Starting with this on-screen look and lasting until the graphics package was overhauled in October 2004, the score bug was turned off for the final out of the World Series as well as other critical events.
At the start of the 2001 season, FOX changed its on-screen graphics to the version that debuted on NASCAR broadcasts that year. The graphics package was an upgraded version of the 1999 design, but now implementing a banner (with a shaded area above it) at the top of the screen displaying the current score with a scrolling graphic displaying scores of other games in progress. From left to right was the baseball diamond graphic, the team abbreviations in white text and their respective scores now in yellow rounded boxes in black text, the inning, number of outs, pitch count/pitch speed, and this time the MLB on FOX logo was on the right. The pitch speed now was displayed in a yellow rounded rectangle.
This banner was slightly modified midway into 2003 to mirror that used by the regional Fox Sports Net affiliates. It was enlarged except on All-Star Game and World Series broadcasts as well as the April 16, 2004 Yankees-Red Sox game.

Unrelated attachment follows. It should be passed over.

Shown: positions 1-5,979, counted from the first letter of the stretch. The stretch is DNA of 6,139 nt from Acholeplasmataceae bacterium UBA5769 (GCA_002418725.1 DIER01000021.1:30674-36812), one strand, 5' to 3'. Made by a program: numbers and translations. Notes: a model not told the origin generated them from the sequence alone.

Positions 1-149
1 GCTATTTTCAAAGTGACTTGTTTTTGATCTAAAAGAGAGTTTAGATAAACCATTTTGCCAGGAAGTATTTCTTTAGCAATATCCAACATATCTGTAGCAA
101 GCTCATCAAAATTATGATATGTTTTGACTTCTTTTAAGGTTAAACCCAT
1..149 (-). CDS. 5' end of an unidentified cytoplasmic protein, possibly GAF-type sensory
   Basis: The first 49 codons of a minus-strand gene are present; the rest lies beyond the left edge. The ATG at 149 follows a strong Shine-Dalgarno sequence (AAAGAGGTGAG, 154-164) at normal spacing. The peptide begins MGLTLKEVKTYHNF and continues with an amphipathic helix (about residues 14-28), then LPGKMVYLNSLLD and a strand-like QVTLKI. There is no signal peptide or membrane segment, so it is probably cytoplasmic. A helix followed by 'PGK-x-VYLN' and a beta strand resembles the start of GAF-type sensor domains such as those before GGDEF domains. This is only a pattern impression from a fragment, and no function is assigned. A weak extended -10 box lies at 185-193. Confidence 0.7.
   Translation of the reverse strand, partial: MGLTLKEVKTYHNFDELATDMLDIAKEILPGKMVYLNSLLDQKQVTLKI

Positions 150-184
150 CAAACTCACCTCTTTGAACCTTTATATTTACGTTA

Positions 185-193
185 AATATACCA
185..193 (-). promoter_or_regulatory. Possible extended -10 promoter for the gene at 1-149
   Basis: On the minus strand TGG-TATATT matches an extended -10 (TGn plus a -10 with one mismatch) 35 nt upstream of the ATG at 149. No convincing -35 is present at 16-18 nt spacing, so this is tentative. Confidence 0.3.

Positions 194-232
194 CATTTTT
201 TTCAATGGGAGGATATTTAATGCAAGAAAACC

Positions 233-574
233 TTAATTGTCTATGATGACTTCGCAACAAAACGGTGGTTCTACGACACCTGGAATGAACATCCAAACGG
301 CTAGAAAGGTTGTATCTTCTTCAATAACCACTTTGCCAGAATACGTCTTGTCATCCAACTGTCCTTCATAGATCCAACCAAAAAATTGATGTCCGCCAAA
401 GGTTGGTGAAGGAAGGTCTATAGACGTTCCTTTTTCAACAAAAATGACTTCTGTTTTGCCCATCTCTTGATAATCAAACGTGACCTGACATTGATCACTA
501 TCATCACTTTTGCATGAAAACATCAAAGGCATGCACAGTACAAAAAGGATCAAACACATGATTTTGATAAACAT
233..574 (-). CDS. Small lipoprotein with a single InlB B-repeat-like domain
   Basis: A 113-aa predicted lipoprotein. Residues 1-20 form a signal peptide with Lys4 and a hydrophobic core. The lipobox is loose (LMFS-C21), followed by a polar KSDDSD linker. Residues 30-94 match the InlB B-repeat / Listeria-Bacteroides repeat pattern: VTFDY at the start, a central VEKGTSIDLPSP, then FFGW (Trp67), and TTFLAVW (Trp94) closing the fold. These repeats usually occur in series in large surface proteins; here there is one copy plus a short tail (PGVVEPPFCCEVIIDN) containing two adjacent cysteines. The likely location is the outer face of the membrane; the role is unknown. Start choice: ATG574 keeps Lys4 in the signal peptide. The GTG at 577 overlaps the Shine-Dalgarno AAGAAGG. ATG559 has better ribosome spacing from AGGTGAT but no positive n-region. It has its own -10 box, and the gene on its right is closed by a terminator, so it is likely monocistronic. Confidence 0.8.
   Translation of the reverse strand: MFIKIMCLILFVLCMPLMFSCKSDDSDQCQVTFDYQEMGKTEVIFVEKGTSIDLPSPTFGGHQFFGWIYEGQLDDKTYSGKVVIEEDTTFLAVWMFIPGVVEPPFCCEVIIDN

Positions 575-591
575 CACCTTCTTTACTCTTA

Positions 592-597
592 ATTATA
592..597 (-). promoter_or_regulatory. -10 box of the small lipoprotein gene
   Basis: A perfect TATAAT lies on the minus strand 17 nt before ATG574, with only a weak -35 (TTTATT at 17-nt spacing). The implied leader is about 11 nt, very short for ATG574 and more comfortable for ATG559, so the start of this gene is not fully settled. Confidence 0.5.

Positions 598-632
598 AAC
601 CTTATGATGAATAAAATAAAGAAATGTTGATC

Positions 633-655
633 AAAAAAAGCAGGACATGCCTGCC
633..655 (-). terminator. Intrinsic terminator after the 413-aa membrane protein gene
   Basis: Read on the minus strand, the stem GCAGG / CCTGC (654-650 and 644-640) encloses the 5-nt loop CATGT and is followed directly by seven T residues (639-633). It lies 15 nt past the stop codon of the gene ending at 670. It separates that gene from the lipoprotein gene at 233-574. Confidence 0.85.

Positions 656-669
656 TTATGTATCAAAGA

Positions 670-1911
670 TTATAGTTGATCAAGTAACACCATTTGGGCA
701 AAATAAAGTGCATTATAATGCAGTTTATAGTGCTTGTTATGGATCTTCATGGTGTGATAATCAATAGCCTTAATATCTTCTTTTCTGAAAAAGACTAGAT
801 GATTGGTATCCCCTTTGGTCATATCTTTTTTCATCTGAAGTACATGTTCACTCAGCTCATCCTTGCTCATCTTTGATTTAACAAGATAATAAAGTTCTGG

During coverage of the 2003 World Series and the 2004 All-Star Game, the logo on the far right was that respective event (World Series on FOX, All Star Game on FOX); from that point onward the MLB on FOX logo was only for regular season games.
While FOX overhauled the graphics package on its other properties starting with the 2003 NFL season, baseball broadcasts continued to use this on-screen look in 2004 (except during postseason broadcasts) but using elements of a new package used on FSN baseball broadcasts at the time.